• You appear to be a little lost or confused on this, Oh well, I tried.

  • Oh do please explain, because unless you do. your comments will just look empty

  • Im sure you can understand what im saying!

  • What im starting to understand is that when you dont seem to like a reply, or dont have a response. you will infact do replies like this and wind the other people like me up.

  • or maybe I just cant be bothered to argue with you, I shouldn't bother getting wound up about something so trivial. Keep calm and move on!!

  • Dear RATTER 15,

    I, on the other hand, find nothing amiss with the thoughtful and thorough response that mathewlisett gave. He himself is a dyslexic, and has studied and written much about his own personal experiences in hopes of educating those of us with the diagnosis as well as the world at large so that all may better understand and cope with our problems.

    Cheers! digits

  • mathewlisett, after re-reading your definition of Dyslexia you also appear to be under the impression that dyslexia is just a difficulty with language.

    How about the following symptoms taken from a couple of dyslexia sites.

    •May avoid reading and writing tasks.

    •May have poor memory skills.

    •May pay too little attention to details or focus too much on them.

    •May have difficulty with planning, organizing and managing time, materials and tasks.

    •Avoids writing; may not be able to write.

    •Often has good "people" skills.

    •Erratic spelling.

    •Difficulties with sequences e.g. date order.

    •Inaccurate number work.

    •prone to motion-sickness

    •Can count, but has difficulty counting objects.

    •Learns best through hands-on experience, demonstrations, experimentation, observation, and visual aids.

    •Reads and rereads with little comprehension.

    •Has extended hearing; hears things not said or apparent to others; easily distracted by sounds.

    •Difficulty putting thoughts into words.

    •Can be class clown.

    •Prone to ear infections.

    •Strong sense of justice; emotionally sensitive; strives for perfection.

    •Mistakes and symptoms increase dramatically with confusion, time pressure, emotional stress, or poor health.

    •Poor memory for sequences, facts and information that has not been experienced.

    •writes everything as one very long sentence.

    •becomes visibly tired after reading for only a short time.

    •Writing is a slow, laboured, non-automatic chore.

    •frequently loses his/her place when copying.

    •They have extremely messy bedrooms, lockers, desks, backpacks, purses, offices, and garages.

    •Has poor confidence and self-esteem.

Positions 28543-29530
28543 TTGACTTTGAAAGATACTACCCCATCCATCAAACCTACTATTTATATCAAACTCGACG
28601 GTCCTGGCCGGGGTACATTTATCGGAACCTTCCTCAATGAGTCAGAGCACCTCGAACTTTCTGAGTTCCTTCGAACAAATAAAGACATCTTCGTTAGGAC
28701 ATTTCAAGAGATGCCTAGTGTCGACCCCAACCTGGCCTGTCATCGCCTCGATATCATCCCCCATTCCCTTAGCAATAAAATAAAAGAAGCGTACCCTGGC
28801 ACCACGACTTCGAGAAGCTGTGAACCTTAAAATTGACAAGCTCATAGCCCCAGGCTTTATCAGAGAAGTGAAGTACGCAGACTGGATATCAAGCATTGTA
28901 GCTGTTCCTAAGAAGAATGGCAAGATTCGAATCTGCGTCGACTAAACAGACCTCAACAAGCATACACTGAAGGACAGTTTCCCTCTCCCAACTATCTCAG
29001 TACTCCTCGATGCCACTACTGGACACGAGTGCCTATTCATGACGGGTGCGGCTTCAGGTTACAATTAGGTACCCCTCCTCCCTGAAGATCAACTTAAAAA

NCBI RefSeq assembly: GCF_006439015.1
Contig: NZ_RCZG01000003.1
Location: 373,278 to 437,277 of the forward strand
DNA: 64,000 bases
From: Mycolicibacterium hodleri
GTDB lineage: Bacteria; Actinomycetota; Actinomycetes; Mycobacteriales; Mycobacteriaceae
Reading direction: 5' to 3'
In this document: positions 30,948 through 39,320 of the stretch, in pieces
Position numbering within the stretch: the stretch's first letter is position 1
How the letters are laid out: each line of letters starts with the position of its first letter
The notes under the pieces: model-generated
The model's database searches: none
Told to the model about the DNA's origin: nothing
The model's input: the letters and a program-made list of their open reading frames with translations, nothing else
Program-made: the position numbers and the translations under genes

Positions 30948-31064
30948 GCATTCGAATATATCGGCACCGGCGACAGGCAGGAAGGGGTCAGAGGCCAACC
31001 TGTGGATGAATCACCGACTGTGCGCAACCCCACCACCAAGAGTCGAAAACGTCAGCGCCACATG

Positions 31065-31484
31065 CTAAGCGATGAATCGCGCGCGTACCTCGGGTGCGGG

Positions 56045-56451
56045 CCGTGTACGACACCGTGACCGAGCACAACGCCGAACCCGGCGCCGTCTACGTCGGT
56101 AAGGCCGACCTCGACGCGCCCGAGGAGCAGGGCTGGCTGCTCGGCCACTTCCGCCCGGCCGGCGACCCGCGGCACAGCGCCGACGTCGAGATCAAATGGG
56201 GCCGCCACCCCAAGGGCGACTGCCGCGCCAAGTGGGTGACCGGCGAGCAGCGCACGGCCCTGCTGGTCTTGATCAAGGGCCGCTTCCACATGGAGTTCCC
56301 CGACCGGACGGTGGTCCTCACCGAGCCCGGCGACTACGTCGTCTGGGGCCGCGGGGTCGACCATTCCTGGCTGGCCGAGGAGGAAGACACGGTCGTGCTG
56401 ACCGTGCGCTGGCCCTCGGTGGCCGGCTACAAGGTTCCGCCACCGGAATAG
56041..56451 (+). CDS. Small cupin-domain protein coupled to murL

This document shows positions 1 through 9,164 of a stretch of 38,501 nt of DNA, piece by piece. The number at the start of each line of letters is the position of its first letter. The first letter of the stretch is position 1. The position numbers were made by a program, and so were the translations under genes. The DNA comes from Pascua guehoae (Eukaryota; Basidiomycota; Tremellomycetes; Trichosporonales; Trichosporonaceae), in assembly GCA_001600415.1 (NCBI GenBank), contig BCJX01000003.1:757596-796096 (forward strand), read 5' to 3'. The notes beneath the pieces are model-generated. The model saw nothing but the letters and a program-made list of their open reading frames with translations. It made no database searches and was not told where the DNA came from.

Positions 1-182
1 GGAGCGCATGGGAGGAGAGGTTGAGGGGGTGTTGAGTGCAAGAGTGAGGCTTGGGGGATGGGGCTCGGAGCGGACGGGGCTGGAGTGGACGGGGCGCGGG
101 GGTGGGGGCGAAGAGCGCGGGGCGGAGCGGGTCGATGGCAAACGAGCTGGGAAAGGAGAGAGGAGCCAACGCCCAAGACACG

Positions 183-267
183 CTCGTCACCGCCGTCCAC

•Has areas of strength as well as weakness.

  • "mathewlisett, after re-reading your definition of Dyslexia you also appear to be under the impression that dyslexia is just a difficulty with language. "

    where have you read this?

    and to me, language is information, from speaking, reading, writing, communication, the way our body's move, the sound that is created from us or around us.

  • 10 out of 10 for trying. :-)

  • are you now simply trying to act like a troll. as you are coming across rather disrespectful towards me.

  • Troll! never, just not worthy pursuing this conversation.

  • not worthy? your the one putting my replies into question and im the one questioning you as you are literally accusing me of somethign being said and i wont stand for that

  • ok

  • I dont care what you call it, its how you explain to people the areas of difficulty you personally have, and how Dyslexia isnt just about reading and writing and youre not stupid either. I have 16 of the above 27 symptoms.I wasnt diagnosed till I was 50 (54 now) but had problems all through school and beyond. I was told when I was tested that I "have above average intelligence". I can read, write and spell well enough, though I read very slowly because it never makes sense right away. I struggle with sequences, co-ordination, and memory. I am a "blue dyslexic". I suppose Id call Dyslexia a mental malfunction of communication.

  • Hi, can you tell me what is Blue Dyslexic please?

  • If i put a sheet of blue plastic over what im reading, it makes it easier to read. Dont ask me how,lol. Some people are yellow!!

  • My 12 year old just diagnosed with Dyslexia. Reading is extremely hard for him. Is there a proper name for the blue plastic overlays? We are also battling writing and speech and language issues. Thanks for your help !

  • Err, not sure if theres a name for blue (or yellow) overlays. I was just told that when I was diagnosed.

  • Thank you for getting back to me, going to check out a teachers store today. =)

  • I used use pink plastic and had pink glasses too but got told they were sunglasses and never used them again.

  • Very good reply bumblebee!

    I think like most things, if people are not effected by a certain topic then it gets miss-understood and then suddenly everyone has an opinion about it, rightly or wrongly.